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looking beyond borders

foreign policy and global economy

Archive for the tag “Myanmar”

A Chinese Colony Takes Shape In Cambodia

While Prime Minister Hun Sen often portrays himself as sole protector of Cambodia’s sovereignty, China is at work building a port, airport and virtual city on 45,000 hectares of Cambodian land with the premier’s express permission.

Read Here – Asia Times

Also Read: Myanmar Risks Falling Into China’s Debt Trap

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Singapore’s ASEAN Chairmanship: High Expectations For A High Achiever

Singapore skyline at night/Photo by Lily Ivnatikk on Unsplash

 

Singapore, this year’s ASEAN chair, faces some tough tasks. It must lift confidence in the organisation and inject the inspiration it needs to overcome a ‘midlife crisis’ while encouraging favourable conditions for continued economic growth. And it must do this in a time of geopolitical turbulence while trying to balance relations with the great powers. If anyone in the region can handle such pressure, it’s Singapore.

Read Here – The Strategist

Myanmar’s Internet Disrupted Society — And Fuelled Extremists

Farmers in oxcarts, Buddhist monks, businesspeople launching startups—they all now have the world at their thumbs. But what is it like to endure, in just a few short years, the transition Western countries have had a quarter century to work through? Tech is powerful anywhere, but it’s particularly powerful when it’s brand-new and easy to exploit.

Read Here – Wired

The Rohingya Are The New Palestinians

The systematic persecution of Palestinians has long occupied a place in the consciousness of the ummah, the global community of Muslims. Muslims worldwide have watched for decades as Palestinians have been repeatedly displaced, subjected to disproportionate collective punishment, and denied statehood. While the Israeli occupation continues to stir up feelings of anger and powerlessness, another ethnic group — the Rohingya — is now emerging as the symbol of global injustice for Muslims.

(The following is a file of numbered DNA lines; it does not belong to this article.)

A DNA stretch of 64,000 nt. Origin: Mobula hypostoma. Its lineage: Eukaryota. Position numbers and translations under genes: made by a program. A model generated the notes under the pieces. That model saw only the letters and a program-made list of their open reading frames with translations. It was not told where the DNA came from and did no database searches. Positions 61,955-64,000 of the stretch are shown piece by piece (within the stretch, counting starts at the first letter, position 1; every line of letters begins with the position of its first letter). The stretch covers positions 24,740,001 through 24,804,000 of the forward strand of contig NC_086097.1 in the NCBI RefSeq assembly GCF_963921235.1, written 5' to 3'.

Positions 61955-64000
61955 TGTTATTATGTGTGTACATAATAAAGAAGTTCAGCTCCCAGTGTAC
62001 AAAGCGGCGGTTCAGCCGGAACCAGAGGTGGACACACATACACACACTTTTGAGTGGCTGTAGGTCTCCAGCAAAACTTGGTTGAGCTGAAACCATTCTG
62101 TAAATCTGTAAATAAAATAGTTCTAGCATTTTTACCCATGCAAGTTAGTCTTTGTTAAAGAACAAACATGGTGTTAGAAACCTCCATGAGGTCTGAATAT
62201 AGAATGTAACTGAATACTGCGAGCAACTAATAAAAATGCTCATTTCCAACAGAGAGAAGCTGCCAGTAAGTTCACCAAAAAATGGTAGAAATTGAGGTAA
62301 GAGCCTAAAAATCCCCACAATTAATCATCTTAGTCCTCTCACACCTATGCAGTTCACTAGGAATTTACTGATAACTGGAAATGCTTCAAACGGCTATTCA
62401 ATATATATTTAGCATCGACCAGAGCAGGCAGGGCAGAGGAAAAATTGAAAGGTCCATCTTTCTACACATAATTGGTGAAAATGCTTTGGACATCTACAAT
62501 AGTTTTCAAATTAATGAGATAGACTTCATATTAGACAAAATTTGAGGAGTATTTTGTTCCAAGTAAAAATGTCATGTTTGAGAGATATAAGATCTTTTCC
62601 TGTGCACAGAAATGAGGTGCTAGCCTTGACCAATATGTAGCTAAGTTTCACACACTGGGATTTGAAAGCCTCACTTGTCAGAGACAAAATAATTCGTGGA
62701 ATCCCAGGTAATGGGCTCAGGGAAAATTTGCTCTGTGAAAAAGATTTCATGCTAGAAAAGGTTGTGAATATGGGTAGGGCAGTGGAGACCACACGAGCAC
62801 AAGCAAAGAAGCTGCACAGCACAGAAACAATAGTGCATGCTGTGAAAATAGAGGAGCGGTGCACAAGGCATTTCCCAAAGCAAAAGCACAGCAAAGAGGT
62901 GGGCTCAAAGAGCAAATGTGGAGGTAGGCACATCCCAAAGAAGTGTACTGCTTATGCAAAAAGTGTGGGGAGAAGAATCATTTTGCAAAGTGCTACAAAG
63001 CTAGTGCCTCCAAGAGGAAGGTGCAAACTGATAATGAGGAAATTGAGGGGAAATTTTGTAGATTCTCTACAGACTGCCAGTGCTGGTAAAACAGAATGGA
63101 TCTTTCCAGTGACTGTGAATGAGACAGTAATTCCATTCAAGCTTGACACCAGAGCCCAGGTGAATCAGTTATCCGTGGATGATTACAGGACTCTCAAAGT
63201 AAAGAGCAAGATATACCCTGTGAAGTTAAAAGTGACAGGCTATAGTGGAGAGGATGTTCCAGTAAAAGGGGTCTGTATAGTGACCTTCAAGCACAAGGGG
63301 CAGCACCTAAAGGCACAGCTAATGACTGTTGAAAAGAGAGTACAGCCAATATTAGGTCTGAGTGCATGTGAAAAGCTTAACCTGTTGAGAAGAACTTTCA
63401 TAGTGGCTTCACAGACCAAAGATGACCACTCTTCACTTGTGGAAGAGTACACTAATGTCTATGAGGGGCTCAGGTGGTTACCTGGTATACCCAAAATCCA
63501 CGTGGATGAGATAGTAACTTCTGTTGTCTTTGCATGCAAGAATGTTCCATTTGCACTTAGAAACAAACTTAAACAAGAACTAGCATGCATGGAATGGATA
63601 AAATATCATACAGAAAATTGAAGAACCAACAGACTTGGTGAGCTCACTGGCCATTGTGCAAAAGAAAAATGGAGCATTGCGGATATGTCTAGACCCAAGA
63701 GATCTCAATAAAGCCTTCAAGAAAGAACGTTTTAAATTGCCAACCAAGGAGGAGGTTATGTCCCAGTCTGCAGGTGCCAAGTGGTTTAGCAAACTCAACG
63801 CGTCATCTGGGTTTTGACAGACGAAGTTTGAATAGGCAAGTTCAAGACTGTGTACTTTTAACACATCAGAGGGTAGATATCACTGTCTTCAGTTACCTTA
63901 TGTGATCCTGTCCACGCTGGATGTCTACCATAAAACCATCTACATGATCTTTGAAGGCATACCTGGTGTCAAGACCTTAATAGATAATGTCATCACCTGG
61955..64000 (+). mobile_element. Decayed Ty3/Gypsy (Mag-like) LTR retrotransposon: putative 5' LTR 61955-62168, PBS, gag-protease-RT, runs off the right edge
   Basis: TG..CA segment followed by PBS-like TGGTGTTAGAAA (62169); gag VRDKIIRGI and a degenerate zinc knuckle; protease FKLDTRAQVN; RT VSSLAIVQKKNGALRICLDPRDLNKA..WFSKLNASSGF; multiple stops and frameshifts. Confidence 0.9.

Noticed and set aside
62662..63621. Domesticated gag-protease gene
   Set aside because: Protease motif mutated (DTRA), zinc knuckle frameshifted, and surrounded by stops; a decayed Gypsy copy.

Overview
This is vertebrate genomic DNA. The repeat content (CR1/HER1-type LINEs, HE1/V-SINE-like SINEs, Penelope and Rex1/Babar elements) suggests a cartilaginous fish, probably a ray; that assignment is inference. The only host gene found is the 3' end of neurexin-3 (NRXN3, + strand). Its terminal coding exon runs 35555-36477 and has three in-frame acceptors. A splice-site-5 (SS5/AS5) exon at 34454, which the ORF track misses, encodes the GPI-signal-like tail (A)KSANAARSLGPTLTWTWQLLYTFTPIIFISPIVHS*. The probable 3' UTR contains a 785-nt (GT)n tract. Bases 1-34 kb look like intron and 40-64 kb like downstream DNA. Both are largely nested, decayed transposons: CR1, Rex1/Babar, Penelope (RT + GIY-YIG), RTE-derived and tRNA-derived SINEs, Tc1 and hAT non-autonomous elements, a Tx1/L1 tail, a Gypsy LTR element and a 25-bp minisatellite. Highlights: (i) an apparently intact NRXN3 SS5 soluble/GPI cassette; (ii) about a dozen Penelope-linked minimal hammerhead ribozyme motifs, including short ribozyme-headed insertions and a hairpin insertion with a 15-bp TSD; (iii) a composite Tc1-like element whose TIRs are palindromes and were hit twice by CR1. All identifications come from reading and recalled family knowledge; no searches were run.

Read Here – Foreign Policy

Our New Culture Of Cruelty

The logic in these arguments, whether derived from Newtonian physics or the national interest, is always as impeccable as it is morally numb. This is why around the world we confront a bigger crisis than the one commonly linked to political and economic dysfunction. Demagogues are mere symptoms of an ethical breakdown. The more disturbing pathology is of people entrenched in different value systems, viciously hostile to each other.

Read Here – BloombergView

Indian Posturing, Post-Doklam, Has A Tragi-Comic Feel

The real lesson, therefore, that India should learn from the Doklam standoff is that it shouldn’t draw wrong conclusions. The BRICS Summit in Xiamen is not to be mistaken as a “kiss-and-make-up” moment. Deep down, India has a choice to make and China is watching closely. Should the Modi government go further down the road of trespassing into China’s core interests in the South China Sea, raking up Tibet-related issues and identifying with the United States’ containment strategy against China?

Read Here – Asia Times

Also Read: Why India Did Not ‘Win’ The Standoff With China

Mind The Power Gap

To be sure, Delhi is now far more conscious of the existential challenges that the power gap with Beijing generates. This awareness, however, is yet to be matched by a sense of urgency across the government. Consider the following: China has been transforming the southern tip of Sri Lanka and the western seaboard of Myanmar over the last few years. But Delhi can’t seem to bestir itself into doing something with its forgotten national asset in the Bay of Bengal — the Andaman and Nicobar Island chain.

Read Here – The Indian Express

The Next 50 Years Of ASEAN

Coming full circle on its 50th anniversary, ASEAN is now caught in a regional strategic environment similar to one that existed at its founding, defined by volatility, hostility, and superpower rivalry that pose a serious existential threat to the organization. Can ASEAN maintain its autonomy and reputation as a credible and cohesive unit capable of regional resilience in the 21st century?

Read Here – The Diplomat

50 Years Of ASEAN: ‘A’ Is For Angst

ASEAN is ever beset by existential angst. The ‘A’ in ASEAN stands for Angst as well as Association. Regard this as more description than criticism. The Angst-Association of South East Asian Nations always has lots to worry about. Angst and anxiety are rational responses. The questions are constant: can the association hold together? Can it actually do anything? Will ASEAN be crushed as it’s courted by the bigger beasts of Asia? Celebrating its 50th birthday in August, ASEAN pumps out celebration.

Read Here – The Strategist

Aung San Suu Kyi’s Quiet, Puritanical Vision For Myanmar

After one year in power, Aung San Suu Kyi has gone all but missing from the public ear. Her voice, long known for inspiring her people, is heard in only a handful of public appearances or daily private meetings with officials and foreign dignitaries, while there is nearly no interaction with the media.

Read Here – Nikkei Asian Review

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